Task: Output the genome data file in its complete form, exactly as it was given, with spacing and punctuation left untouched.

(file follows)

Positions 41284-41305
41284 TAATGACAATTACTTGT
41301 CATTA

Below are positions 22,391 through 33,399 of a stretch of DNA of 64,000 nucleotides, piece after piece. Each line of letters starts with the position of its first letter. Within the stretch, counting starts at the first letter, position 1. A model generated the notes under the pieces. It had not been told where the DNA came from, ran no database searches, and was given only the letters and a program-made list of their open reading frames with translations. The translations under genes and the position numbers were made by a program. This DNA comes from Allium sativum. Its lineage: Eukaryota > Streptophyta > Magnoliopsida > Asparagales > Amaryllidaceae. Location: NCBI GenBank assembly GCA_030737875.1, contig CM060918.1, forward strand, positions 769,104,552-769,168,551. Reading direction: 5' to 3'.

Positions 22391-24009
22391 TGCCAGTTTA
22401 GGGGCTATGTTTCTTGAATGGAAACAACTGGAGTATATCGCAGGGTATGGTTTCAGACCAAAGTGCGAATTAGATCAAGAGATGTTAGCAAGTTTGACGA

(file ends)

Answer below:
Positions 41284-41305
41284 TAATGACAATTACTTGT
41301 CATTA

Below are positions 22,391 through 33,399 of a stretch of DNA of 64,000 nucleotides, piece after piece. Each line of letters starts with the position of its first letter. Within the stretch, counting starts at the first letter, position 1. A model generated the notes under the pieces. It had not been told where the DNA came from, ran no database searches, and was given only the letters and a program-made list of their open reading frames with translations. The translations under genes and the position numbers were made by a program. This DNA comes from Allium sativum. Its lineage: Eukaryota > Streptophyta > Magnoliopsida > Asparagales > Amaryllidaceae. Location: NCBI GenBank assembly GCA_030737875.1, contig CM060918.1, forward strand, positions 769,104,552-769,168,551. Reading direction: 5' to 3'.

Positions 22391-24009
22391 TGCCAGTTTA
22401 GGGGCTATGTTTCTTGAATGGAAACAACTGGAGTATATCGCAGGGTATGGTTTCAGACCAAAGTGCGAATTAGATCAAGAGATGTTAGCAAGTTTGACGA